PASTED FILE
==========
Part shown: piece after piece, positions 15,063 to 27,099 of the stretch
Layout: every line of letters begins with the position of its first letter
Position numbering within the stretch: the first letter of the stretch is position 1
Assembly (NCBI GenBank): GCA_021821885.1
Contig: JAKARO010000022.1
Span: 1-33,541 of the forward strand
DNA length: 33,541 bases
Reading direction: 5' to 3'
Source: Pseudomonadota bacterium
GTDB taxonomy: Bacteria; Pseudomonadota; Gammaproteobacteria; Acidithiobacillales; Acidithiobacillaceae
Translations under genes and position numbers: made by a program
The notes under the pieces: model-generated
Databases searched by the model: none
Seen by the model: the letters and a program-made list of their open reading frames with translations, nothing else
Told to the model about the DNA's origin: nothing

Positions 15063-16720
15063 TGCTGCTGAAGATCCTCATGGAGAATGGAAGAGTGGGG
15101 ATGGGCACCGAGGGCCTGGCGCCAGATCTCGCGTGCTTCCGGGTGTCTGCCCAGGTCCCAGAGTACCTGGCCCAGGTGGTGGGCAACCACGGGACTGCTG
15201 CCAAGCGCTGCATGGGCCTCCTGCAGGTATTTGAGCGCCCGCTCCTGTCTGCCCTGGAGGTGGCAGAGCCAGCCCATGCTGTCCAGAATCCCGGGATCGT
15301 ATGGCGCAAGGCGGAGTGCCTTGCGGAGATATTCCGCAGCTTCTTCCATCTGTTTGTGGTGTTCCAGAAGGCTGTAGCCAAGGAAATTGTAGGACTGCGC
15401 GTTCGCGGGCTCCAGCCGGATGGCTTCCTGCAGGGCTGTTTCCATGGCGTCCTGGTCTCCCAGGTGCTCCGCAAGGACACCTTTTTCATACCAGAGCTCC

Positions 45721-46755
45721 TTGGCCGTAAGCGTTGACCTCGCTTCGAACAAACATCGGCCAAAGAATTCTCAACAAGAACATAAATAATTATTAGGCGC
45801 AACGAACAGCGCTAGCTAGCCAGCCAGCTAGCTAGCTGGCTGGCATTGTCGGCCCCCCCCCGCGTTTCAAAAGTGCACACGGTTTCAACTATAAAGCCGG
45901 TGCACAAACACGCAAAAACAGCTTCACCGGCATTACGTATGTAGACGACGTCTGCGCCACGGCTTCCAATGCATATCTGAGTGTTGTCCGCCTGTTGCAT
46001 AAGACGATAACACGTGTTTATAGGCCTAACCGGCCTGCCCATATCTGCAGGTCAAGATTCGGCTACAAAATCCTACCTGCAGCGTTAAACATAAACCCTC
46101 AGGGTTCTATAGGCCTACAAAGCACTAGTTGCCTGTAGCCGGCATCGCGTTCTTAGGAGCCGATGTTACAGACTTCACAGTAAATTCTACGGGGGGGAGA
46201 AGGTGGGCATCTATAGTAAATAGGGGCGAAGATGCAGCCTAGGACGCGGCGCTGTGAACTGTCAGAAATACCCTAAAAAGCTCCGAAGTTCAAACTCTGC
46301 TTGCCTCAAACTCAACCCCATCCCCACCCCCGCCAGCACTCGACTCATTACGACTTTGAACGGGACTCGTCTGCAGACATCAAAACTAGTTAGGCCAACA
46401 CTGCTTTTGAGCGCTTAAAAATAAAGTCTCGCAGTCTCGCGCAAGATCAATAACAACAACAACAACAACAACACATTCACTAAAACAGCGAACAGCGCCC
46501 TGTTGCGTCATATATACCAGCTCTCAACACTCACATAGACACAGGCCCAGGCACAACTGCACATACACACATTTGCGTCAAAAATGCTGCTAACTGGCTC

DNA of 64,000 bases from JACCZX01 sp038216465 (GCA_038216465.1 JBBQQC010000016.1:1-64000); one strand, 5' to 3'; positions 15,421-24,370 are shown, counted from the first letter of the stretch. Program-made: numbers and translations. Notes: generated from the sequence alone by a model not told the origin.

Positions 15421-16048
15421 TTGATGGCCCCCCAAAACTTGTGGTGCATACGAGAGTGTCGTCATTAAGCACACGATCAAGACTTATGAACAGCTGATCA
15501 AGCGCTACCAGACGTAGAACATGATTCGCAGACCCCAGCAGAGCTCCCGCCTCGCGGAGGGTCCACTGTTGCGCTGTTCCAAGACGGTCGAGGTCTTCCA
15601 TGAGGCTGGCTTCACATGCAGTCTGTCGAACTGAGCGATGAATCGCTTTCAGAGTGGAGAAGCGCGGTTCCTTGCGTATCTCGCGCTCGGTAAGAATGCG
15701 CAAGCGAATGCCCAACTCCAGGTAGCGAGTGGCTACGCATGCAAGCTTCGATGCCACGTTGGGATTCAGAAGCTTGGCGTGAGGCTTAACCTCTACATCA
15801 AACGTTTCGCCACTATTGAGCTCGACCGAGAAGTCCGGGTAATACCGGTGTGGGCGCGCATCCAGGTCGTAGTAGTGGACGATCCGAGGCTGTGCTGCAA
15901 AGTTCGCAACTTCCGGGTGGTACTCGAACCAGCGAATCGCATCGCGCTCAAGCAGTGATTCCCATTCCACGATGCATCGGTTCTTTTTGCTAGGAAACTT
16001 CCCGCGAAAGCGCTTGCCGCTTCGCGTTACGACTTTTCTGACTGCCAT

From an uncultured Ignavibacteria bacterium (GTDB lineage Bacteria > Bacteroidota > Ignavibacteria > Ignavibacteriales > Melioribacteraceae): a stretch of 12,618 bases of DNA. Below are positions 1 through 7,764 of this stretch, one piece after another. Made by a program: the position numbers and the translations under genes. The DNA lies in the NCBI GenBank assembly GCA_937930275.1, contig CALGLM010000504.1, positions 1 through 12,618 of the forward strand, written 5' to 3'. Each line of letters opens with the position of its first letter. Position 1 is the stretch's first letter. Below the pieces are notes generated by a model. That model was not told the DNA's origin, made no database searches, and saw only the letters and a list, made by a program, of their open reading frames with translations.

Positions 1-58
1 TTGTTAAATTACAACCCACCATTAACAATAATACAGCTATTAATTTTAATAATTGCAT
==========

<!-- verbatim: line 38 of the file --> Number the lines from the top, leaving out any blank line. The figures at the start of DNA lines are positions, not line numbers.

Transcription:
15801 AACGTTTCGCCACTATTGAGCTCGACCGAGAAGTCCGGGTAATACCGGTGTGGGCGCGCATCCAGGTCGTAGTAGTGGACGATCCGAGGCTGTGCTGCAA